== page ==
September 2016 - Monthly News & Tips
IN THIS ISSUE
"In my specific experience, The Emily Program has been life-saving. Actually, more so, it was life 'giving' in that through my 5 months of working with The Emily Program, I've had glimpses into what life COULD be like. They are helping me learn to 'live' my life. At age 42, I'm finally able to admit to myself that yes, this is long overdue, and yes, I do actually deserve it :)." -An Emily Program client
Help millions of families gain better access to care for eating disorders and other types of mental illness.
Encourage the Senate to bring S2680, the Mental Health Reform Act of 2016, to the floor for a passing vote this September.
Why is the eating disorder community so passionate about this bill? Because it contains language from the Anna Westin Act about increasing training for early detection of eating disorders for health and school professionals as well as clarifying mental health parity language, which would increase the likelihood that someone will be able to get care in the early stages of an eating disorder.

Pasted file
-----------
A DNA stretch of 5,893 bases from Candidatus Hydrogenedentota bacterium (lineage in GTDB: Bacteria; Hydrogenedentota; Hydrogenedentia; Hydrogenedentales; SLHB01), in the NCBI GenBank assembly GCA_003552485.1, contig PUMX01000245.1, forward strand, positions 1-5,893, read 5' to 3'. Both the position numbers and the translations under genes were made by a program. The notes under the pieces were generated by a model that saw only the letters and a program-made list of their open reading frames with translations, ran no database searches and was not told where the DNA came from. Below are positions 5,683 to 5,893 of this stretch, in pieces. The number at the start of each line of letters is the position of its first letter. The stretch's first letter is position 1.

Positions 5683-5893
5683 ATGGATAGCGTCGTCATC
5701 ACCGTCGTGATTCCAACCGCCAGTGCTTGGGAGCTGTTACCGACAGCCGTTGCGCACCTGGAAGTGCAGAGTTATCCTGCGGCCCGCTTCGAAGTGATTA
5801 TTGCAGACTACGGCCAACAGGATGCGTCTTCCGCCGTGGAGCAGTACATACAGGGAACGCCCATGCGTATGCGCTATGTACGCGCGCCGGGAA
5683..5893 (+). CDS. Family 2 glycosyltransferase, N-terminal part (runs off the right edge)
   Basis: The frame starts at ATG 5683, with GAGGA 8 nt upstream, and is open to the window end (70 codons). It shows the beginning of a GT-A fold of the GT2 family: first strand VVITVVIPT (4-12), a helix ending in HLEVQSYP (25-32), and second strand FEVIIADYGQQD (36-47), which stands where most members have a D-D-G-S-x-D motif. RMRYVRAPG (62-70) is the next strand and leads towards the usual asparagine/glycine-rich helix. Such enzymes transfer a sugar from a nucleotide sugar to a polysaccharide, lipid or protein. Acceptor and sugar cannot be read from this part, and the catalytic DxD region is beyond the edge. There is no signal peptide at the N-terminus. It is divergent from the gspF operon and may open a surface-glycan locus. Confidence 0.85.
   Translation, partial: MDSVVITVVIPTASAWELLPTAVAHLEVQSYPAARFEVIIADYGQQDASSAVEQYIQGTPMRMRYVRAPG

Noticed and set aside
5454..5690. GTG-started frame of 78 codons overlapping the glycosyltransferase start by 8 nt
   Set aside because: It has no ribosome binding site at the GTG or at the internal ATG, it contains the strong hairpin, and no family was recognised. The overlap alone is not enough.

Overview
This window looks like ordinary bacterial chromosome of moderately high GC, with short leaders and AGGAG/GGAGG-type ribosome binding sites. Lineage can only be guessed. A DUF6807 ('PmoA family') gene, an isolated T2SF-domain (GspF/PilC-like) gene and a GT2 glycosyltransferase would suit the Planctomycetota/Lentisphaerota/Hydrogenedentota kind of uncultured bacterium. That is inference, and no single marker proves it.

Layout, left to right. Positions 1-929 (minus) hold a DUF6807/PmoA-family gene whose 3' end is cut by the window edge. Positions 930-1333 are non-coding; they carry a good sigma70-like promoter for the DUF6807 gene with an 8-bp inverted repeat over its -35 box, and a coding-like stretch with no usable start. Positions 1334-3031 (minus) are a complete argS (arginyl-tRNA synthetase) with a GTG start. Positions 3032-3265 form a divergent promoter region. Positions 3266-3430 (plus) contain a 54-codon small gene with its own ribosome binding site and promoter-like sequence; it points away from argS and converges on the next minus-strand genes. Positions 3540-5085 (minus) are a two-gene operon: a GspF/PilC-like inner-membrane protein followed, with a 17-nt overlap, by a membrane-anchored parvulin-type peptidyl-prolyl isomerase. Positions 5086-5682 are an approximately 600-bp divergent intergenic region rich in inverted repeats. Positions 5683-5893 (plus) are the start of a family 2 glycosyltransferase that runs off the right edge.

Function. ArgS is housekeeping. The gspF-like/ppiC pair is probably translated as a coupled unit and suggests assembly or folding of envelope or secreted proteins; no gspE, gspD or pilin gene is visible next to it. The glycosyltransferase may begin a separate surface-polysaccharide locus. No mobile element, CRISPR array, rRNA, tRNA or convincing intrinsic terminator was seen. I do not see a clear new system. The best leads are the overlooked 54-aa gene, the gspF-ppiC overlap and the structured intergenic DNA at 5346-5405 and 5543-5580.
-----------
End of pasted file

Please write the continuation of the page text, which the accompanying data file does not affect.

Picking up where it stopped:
The bill, which passed with overwhelming bipartisan support in the House, would also increase the number of mental health care workers, combat suicide in schools and communities, and strengthen investments in early intervention.
Your voice matters. Act NOW to help us push this bill over the finish line before the 114th Congress adjourns at the end of the year. The Eating Disorders Coalition has made it quick and easy to email or call your Senators.
Contact the offices of ALL Senators, especially Senate Majority leadership and Senators in re-election campaigns. If any of these are your Senator, they are key to the bill getting voted on in September: Senators McConnell (Kentucky), Alexander (Tennessee), Ayotte (New Hampshire), Toomey (Pennsylvania), Kirk (Illinois), Johnson (Wisconsin), Burr (North Carolina), Rubio (Florida), Murkowski (Alaska), and Portman (Ohio). Also critical is Senator Minority leadership—Reid (Nevada), Schumer (New York), Franken (Minnesota), Klobuchar (Minnesota), Stabenow (Michigan), and Warren (Virginia).
If you participated in Virtual Action Day on August 30th, thank you. If you missed it, there’s still time. Make your voice heard and help countless Americans struggling with mental health issues, including eating disorders. You can make a difference!
Amy Holan, Clinical Relations Specialist, Pacific Northwest Region
Amy Holan joined The Emily Program in August as a Clinical Relations Specialist (CRS), a role that focuses on communicating the importance of The Emily Program as a trusted resource for eating disorder treatment and building collaborative relationships with healthcare providers.